As well as using stainless steel and barriques, the estate is aiming to revive a tradition of using terracotta amphoras instead of barrels for fermentation. They have 15 in three sizes; the largest half dozen are 500 litres. Amphoras are expensive – about 3,500 Euros each, or more than three times the cost of a new barrique – but the results are impressive. The amphoras were purchased from Tuscany.
Wines have pronounced fruit characters. Skin contact is encouraged via stirring up to four times a day with special metal paddles the agronomist, known only as Luca on his business card, invented.
One of the company’s most interesting wines is called Padreterno, which translates as holy father. The 2017 is a non-filtered blend of Moscato, Malvasia and Vermentino, each grape vinified separately in amphora before blending. It is fresh, textural and the combination offers aromas that display the best characteristics of each varietal.
Another fascinating wine involved invoking a tradition in a new way. The 2013 Vino Cotto is produced by cooking a range of grapes in an oven or copper kettle, effectively baking the must. The name translates as “cooked wine”. The must reduces to about a third of its initial volume. Originally it was a way of getting something from unripe grapes rather than discarding them.
Vino Cotto can be aged for years. It appears to be unique to the Marche and was mostly made by families for their own use. Traditionally barrels were topped up with each harvest. It tastes like bitter-sweet black chocolate mixed with toffee pudding, and is traditionally served with biscuits.
Terra Fageto overlooks the Adriatic near the town of Pedaso and the capital Ancona, and must have one of the best sea views of any vineyard in Italy. Four generations have worked the land. Most of the wines are certified bio-dynamic. Michele Di Ruscio is from the youngest generation and said the Passerina grape was resurrected on the estate 20 years ago. He noted the grape usually produces high yields but if yields are controlled the wines can be high quality. The 2017 is a delicate and pale wine in a distinctive expensive bottle that will age gracefully.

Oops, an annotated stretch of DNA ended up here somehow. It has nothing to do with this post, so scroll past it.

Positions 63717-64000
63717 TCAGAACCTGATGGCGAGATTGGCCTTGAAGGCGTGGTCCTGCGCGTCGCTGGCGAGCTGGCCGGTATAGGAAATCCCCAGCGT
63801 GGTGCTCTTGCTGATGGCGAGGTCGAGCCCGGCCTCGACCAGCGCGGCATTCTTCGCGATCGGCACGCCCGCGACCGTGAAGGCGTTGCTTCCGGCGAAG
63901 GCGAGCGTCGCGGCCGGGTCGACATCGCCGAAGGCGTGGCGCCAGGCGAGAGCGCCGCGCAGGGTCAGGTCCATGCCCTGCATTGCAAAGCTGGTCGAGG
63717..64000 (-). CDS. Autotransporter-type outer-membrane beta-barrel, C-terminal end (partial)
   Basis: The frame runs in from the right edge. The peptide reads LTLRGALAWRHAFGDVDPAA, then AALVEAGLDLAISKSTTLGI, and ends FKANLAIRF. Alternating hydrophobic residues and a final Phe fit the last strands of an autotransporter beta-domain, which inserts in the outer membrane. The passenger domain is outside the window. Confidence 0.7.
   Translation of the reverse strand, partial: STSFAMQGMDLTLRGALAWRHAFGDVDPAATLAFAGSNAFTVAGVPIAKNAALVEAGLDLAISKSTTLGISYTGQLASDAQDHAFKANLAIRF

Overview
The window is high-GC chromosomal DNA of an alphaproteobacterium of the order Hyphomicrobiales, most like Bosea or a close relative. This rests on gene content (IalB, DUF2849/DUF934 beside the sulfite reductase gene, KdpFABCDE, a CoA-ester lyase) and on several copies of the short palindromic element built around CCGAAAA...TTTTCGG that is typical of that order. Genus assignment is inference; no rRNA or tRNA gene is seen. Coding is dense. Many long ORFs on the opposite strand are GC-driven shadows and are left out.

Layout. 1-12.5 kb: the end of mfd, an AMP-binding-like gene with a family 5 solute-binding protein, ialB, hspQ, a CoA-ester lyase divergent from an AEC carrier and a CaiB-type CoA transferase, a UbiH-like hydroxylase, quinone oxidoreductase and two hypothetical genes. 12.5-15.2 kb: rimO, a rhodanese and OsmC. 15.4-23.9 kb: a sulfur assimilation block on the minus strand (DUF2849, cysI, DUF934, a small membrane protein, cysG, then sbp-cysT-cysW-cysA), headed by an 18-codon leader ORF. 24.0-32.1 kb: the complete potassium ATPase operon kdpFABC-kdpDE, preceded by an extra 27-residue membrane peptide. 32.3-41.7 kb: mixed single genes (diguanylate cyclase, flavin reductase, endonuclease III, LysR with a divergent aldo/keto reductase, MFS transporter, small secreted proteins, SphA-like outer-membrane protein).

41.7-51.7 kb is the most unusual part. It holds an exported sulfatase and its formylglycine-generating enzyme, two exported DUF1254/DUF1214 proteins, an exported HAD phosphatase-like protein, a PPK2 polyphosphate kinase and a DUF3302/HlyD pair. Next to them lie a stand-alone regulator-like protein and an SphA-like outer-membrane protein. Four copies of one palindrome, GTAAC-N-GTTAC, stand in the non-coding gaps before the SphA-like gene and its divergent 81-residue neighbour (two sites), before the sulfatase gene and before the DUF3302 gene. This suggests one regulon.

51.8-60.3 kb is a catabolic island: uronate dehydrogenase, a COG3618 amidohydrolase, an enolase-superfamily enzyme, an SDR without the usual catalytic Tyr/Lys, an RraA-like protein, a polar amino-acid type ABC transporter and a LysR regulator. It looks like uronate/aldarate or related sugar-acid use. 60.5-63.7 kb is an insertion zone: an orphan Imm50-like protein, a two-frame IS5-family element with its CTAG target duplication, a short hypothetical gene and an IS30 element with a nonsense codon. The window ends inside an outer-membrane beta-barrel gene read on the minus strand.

The estate’s 2017 Fenesia Pecorino DOCG was picked early, from August 10-15, to allow the natural acidity to shine. “The 2017 shows great promise, and confirms how well suited the area around Pedaso is for growing this grape,” Michele said.
La Calcinara was planted by the grandfather of the brother and sister who currently run the estate. Paulo Berluti is the agronomist and also a pianist. His sister Eleonora is the winemaker and also an artist. It is a beautiful estate made more beautiful by the artistic temperaments of the people who work there. Music by the great jazz pianist Stefano Bollani was playing during our visit.
The estate will be certified organic in 2019 and the wines are excellent, each with a unique label designed by Eleonora. The 2017 Clochard is 90 per cent Verdicchio with the rest Chardonnay. Clochard means homeless. Another exciting wine is the 2017 Mun (translates as moon), a delicate rose made from Montepulciano grapes that are picked early. It looks like the first light at dawn and has a delicate tang like fresh red fruits sprinkled with salt.
Paulo Berluti said all their wines were dedicated to “freedom, the moon, dreamers, the land and crazy people”. One fascinating wine is the 2013 Folle (the fool) also made from Montepulciano grapes but macerated for 45 days and then aged in old barrels for three years. It gets its name from the attitude of locals who said winemakers should never macerate Montepulciano for more than 15 days, Eleonora said. All of the wines on this estate have profound energy.
Disclosure: Stephen Quinn was a guest of Marchet, the marketing arm of the Ancona chamber of commerce, which provided meals and accommodation.